HAMPTON, Va. - It was only a few years ago.
Rachel Howard was a Chemistry major at Christopher Newport University and she didn't know what she wanted to do with her life.
Then, her dad, who works in beer distribution, got her an internship at a local brewery.
"I just fell in love with it," she said. "Just combining the creative side of brewing as well as all the science that goes behind it just sparked a love in me and I couldn't stop.
Just a couple years prior, in 2014, a study from Stanford University found of more than 1,700 surveyed breweries, just 4 percent had a woman holding the title of 'head brewer.'
Howard has since added her name to the list. After starting out as a bartender at Fort Monroe's Oozlefinch Beers & Blending in college, she worked her way up, becoming owner Russ Tinsley's Head Brewer a year ago.
"I handle all aspects from grain to glass," she said, minutes before lifting and pouring a heavy bag of grain into a milling machine. She's also monitoring the boiling of a batch of imperial saison that will get additions of mulberry.
Being Head Brewer means balancing Howard's self-described "more reserved" style to Tinsley's tendency to go "all out." It's a recipe for success, it turns out, with Oozlefinch's sour beers garnering more and more attention.
"This brewery is on a fast train and I'm excited to be a part of it," she said.
And as more people find out about Oozlefinch, Howard tells News 3 more are surprised to learn the person behind the flavors is a woman.
"There's been several times that we've been out or people have come into the brewery and they'll assume that my packaging line guy is the Head Brewer," she said. "Sometimes I kind of play along with it and other times I'm like, 'nope, it's me.'"
Of all the other breweries in the Hampton Roads area, Howard only knows of one other where a woman is in charge of brewing.
"Michele (Lowney), she works at Maker's (Craft in Norfolk)," she said. "Another brewer in the area that I know really well is Elizabeth Sitarski. She works at Smartmouth."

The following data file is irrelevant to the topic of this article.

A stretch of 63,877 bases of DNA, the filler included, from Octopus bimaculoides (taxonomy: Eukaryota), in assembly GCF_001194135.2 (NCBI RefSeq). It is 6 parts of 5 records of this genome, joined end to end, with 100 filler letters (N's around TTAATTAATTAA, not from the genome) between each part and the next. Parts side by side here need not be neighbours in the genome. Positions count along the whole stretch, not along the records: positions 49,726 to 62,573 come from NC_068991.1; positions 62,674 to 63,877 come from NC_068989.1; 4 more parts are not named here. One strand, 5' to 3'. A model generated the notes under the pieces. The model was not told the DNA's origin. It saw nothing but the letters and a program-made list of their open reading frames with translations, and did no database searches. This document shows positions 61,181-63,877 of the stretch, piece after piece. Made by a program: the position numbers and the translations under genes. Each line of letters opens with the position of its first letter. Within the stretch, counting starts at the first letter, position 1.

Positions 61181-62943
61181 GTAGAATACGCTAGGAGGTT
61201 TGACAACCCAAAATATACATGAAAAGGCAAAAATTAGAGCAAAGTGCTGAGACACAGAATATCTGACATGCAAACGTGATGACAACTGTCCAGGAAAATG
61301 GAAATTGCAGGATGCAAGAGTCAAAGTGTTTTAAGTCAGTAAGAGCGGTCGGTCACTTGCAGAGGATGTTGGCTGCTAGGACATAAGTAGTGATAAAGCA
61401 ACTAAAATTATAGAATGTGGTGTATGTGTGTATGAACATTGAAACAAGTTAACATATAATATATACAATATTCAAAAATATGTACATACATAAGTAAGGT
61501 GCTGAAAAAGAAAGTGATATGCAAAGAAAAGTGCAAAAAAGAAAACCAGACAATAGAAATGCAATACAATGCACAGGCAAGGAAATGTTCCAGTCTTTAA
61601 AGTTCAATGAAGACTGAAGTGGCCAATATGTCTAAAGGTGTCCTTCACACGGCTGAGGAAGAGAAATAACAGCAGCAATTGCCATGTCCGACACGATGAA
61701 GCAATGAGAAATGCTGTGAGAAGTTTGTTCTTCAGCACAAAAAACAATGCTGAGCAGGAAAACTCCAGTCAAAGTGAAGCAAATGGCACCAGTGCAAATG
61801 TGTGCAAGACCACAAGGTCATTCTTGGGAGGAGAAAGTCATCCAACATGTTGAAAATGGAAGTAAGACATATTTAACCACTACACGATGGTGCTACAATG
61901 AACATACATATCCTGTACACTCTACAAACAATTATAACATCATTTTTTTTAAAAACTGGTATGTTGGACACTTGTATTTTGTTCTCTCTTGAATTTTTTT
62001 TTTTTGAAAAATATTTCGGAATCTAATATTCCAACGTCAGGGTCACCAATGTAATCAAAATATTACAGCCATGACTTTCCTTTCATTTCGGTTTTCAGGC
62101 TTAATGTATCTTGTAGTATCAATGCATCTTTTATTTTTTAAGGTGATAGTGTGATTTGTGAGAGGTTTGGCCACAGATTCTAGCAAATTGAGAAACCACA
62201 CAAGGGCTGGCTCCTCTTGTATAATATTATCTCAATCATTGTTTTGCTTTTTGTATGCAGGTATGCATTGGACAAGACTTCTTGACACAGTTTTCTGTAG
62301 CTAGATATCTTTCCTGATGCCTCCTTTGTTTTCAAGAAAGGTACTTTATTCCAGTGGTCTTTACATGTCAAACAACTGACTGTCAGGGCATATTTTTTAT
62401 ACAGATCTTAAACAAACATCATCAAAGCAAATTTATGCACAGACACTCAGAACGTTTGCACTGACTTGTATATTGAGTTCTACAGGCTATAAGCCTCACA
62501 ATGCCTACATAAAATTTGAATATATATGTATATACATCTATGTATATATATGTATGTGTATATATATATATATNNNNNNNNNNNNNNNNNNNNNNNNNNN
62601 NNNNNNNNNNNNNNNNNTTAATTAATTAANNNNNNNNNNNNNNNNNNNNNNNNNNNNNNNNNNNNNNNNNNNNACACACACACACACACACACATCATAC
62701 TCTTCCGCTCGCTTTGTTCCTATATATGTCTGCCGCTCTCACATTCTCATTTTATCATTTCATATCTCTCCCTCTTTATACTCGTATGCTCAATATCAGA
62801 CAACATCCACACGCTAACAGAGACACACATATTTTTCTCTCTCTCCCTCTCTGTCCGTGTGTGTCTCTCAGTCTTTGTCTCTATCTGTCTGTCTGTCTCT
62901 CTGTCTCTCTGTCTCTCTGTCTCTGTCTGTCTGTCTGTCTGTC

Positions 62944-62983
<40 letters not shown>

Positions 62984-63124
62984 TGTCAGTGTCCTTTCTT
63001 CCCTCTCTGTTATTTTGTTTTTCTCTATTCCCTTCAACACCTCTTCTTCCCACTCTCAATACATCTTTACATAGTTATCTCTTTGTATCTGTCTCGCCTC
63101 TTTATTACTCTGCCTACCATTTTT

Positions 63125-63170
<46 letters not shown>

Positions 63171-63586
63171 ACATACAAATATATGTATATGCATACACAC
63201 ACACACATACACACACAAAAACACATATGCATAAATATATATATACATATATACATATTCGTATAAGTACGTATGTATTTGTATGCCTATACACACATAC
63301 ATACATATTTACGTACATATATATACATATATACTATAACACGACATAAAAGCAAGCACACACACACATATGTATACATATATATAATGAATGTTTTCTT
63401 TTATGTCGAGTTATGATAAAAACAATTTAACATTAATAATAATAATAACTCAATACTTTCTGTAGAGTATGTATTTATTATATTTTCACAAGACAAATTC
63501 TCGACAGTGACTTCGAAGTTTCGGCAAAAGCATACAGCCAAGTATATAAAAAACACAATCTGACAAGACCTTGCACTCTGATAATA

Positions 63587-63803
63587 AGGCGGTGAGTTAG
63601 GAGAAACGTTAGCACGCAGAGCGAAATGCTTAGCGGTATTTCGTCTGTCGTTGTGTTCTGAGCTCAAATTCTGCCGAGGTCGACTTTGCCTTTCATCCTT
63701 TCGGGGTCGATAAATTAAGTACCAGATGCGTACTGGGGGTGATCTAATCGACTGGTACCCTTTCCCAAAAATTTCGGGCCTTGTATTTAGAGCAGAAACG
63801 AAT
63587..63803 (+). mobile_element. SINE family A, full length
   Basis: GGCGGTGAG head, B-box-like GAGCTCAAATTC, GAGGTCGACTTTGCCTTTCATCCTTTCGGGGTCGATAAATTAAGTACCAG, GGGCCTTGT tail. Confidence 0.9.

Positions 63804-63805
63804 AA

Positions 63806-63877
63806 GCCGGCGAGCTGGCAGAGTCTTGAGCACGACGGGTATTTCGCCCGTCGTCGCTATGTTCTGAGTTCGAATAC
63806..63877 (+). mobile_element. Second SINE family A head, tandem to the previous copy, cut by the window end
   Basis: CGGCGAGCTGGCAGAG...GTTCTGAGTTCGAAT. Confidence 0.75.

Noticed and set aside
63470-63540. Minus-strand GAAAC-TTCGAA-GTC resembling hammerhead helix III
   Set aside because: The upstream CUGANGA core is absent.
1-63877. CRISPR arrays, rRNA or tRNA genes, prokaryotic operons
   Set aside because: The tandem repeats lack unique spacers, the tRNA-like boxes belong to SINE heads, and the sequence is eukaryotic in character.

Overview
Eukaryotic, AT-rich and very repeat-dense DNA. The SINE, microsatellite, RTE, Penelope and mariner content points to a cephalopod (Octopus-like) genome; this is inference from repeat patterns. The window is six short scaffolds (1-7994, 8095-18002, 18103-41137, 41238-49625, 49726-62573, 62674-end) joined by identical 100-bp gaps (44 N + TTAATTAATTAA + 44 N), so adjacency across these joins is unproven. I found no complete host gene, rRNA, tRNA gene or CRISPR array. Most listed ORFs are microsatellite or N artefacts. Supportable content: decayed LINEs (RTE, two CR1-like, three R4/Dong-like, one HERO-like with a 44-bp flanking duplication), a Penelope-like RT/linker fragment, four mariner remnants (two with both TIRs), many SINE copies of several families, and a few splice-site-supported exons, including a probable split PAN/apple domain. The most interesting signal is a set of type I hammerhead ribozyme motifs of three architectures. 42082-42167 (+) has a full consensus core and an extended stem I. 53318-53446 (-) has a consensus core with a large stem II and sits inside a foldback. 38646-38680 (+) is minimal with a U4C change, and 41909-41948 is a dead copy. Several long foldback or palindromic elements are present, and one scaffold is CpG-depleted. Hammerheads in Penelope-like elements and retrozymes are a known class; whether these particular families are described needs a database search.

But Howard says things are changing in the industry. She points to international organization Pink Boots Society, which champions women in craft beer.
For what it's worth, Howard and Oozlefinch are doing their part to bring more women into the craft beer world. The brewer who assists Howard is also a woman. Howard says in recent years she's seen more women take on roles at breweries, telling News 3, "More and more women are becoming pretty aggressive in showing their capabilities and showing what they can do."
In the battle against perception, every bit of aggression counts.
A study released in 2019 from Stanford University found that when 200 volunteers were asked to assess a craft beer label, "when consumers believed the producer was a woman, they claimed they would pay less for the beer, and they had lower expectations of taste and quality."
As far as Howard is concerned, women are more than capable of brewing good beer. Not only does she want to see more women join her, she wants to see the industry become more inclusive with regards to race too.
"I think it would be really beneficial for breweries everywhere to create that inclusive environment and show we're accepting of everybody," she said.
As for anyone who wants to enter the world of brewing craft beer, Howard has this advice...
"There's a big difference between people who know what they're doing and people who are excited to be doing it and I think that's where the brewing industry is," she said. "If you go in and say I really want to do this and you work really hard at it, [breweries] see that hard work."
And it is hard work, but Howard wouldn't change a thing as she continues to break barriers in an industry where she intends to stay for a long time.